On Husa's use of twelve-tone rows
Source document: Musicologica Brunensia. 2012, vol. 47, iss. 2, pp. -93
License: Not specified license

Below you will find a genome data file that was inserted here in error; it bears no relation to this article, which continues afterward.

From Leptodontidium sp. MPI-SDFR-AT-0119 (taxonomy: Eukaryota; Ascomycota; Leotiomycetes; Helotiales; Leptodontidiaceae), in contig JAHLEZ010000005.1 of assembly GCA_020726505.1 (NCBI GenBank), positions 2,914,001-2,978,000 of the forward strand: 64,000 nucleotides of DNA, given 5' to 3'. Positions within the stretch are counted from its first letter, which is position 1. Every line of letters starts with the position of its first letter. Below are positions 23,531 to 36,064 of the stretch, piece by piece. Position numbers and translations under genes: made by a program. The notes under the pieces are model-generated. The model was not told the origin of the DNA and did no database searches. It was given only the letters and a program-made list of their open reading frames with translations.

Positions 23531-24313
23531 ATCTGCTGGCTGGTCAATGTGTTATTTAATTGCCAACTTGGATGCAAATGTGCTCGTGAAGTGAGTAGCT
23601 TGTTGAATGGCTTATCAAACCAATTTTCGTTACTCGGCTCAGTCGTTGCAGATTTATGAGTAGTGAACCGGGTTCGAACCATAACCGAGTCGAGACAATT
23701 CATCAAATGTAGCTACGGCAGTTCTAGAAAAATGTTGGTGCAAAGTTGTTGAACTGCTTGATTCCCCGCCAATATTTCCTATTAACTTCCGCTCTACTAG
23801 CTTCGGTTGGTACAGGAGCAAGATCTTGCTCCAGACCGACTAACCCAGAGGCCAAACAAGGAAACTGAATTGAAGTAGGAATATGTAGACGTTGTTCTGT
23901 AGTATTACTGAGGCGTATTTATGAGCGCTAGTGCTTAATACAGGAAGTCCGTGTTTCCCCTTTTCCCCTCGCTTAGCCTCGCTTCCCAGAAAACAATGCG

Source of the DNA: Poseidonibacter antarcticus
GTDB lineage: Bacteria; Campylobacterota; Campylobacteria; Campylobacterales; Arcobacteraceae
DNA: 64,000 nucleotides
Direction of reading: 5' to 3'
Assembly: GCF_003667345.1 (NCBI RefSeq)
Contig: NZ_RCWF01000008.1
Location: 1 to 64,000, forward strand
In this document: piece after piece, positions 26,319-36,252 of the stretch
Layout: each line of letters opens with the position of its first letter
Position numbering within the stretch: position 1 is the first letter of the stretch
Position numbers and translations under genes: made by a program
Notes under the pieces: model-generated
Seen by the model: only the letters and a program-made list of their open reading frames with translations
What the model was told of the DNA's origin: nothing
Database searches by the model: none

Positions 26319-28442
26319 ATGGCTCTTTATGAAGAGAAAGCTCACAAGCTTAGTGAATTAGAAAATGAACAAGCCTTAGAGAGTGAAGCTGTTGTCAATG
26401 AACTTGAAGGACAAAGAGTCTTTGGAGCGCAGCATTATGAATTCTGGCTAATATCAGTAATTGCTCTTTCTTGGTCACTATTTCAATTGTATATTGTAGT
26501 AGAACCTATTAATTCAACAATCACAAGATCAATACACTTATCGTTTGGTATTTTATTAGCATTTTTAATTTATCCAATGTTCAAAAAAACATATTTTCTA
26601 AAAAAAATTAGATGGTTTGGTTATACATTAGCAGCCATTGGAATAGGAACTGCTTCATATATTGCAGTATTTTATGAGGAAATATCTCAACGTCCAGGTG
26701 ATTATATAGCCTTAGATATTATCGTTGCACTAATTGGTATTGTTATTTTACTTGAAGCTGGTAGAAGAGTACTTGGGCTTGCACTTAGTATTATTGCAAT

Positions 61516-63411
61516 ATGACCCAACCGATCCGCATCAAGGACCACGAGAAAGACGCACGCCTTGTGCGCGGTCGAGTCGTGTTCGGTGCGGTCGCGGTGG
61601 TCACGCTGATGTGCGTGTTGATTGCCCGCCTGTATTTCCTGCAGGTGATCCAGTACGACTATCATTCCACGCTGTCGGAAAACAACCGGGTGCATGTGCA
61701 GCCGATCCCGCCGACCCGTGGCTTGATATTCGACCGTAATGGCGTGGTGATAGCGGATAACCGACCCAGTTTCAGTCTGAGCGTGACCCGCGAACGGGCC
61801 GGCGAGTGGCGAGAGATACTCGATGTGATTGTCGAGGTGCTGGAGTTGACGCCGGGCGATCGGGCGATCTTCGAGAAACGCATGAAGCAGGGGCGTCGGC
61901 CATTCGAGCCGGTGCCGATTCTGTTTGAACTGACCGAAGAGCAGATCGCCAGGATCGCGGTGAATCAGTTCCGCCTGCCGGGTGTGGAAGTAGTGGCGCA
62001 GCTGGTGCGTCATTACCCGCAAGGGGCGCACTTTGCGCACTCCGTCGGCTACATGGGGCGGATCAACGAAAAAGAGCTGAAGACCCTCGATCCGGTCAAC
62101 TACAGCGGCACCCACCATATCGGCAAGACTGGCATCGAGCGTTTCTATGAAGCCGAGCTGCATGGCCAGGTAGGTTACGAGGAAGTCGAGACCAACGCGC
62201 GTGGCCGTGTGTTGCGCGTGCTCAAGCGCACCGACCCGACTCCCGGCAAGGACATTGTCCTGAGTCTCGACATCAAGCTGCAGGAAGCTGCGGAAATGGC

Professor Emeritus of the Masaryk University, PhDr. Jiří Vysloužil, DrSc., is the author of the monograph Karel Husa: Skladatel mezi Evropou a Amerikou (Karel Husa: A Composer between Europe and America) (Praha 2011). His fundamental treatise aims at one of key questions of musical output of Karel Husa, American composer of Czech birth and honorary doctor of the Masaryk University in Brno. He acquired the twelve-tone technique only while in the USA. Before that, during his studies at the Prague Conservatoire and at the Academy of Performing Arts in Prague (1942-1947), the music by Schoenberg and his pupils was hardly heard anywhere. He got to know it while in Paris (1947-1954). His limited interest in the twelve-tone technique is testified by his reports for the Prague music magazine Tempo (published until 1948). The change came after Husa's arrival to the USA (1954). He was impressed by the entrance made by the dodecaphony and serialism into the American musical scene. In 1968 he wrote his String Quartet No. 3 in which he united the twelve-tone (neo-)baroque concertato forms. He was awarded the Pullitzer Prize for it. He then carried on composing in the twelve-tone technique. There was one composition of his which was originally intended for the American concert band, but under the influence of occupation of Czechoslovakia by the Warsaw Pact armies, he switched to programmatic intentions. He called it Hudba pro Prahu 1968 (Music for Prague 1968). In 1969 he arranged the score for a symphony orchestra and performed it as conductor at its European premiere (31 January 1970 in Munich). In the work with the twelve-tone row he integrated the musical idioms of the Hussite battle chorale Ktož jsú Boží bojovníci (Those Who Are Warriors of God) which gave the composition a unique ideological meaning by processing the derivatives of the tone row.